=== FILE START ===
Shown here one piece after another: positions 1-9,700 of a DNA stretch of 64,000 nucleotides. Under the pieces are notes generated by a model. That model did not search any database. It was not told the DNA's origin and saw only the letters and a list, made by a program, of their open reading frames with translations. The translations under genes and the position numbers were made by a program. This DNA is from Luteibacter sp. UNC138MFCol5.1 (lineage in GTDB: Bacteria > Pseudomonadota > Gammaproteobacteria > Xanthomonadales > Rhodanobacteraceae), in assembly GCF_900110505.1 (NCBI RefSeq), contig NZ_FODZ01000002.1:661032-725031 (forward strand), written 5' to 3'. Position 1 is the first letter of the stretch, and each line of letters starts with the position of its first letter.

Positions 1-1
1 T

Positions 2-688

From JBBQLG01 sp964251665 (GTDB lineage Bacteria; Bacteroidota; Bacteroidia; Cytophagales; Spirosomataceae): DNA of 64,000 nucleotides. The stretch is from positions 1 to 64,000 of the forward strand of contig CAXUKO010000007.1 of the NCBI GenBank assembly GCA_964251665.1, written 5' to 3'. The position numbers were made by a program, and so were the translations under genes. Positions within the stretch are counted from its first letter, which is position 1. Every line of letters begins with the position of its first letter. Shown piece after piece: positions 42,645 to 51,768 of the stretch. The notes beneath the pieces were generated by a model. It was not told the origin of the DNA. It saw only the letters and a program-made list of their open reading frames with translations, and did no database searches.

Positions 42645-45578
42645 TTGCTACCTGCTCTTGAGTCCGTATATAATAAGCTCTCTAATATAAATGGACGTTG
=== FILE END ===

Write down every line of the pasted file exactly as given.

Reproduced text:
Shown here one piece after another: positions 1-9,700 of a DNA stretch of 64,000 nucleotides. Under the pieces are notes generated by a model. That model did not search any database. It was not told the DNA's origin and saw only the letters and a list, made by a program, of their open reading frames with translations. The translations under genes and the position numbers were made by a program. This DNA is from Luteibacter sp. UNC138MFCol5.1 (lineage in GTDB: Bacteria > Pseudomonadota > Gammaproteobacteria > Xanthomonadales > Rhodanobacteraceae), in assembly GCF_900110505.1 (NCBI RefSeq), contig NZ_FODZ01000002.1:661032-725031 (forward strand), written 5' to 3'. Position 1 is the first letter of the stretch, and each line of letters starts with the position of its first letter.

Positions 1-1
1 T

Positions 2-688

From JBBQLG01 sp964251665 (GTDB lineage Bacteria; Bacteroidota; Bacteroidia; Cytophagales; Spirosomataceae): DNA of 64,000 nucleotides. The stretch is from positions 1 to 64,000 of the forward strand of contig CAXUKO010000007.1 of the NCBI GenBank assembly GCA_964251665.1, written 5' to 3'. The position numbers were made by a program, and so were the translations under genes. Positions within the stretch are counted from its first letter, which is position 1. Every line of letters begins with the position of its first letter. Shown piece after piece: positions 42,645 to 51,768 of the stretch. The notes beneath the pieces were generated by a model. It was not told the origin of the DNA. It saw only the letters and a program-made list of their open reading frames with translations, and did no database searches.

Positions 42645-45578
42645 TTGCTACCTGCTCTTGAGTCCGTATATAATAAGCTCTCTAATATAAATGGACGTTG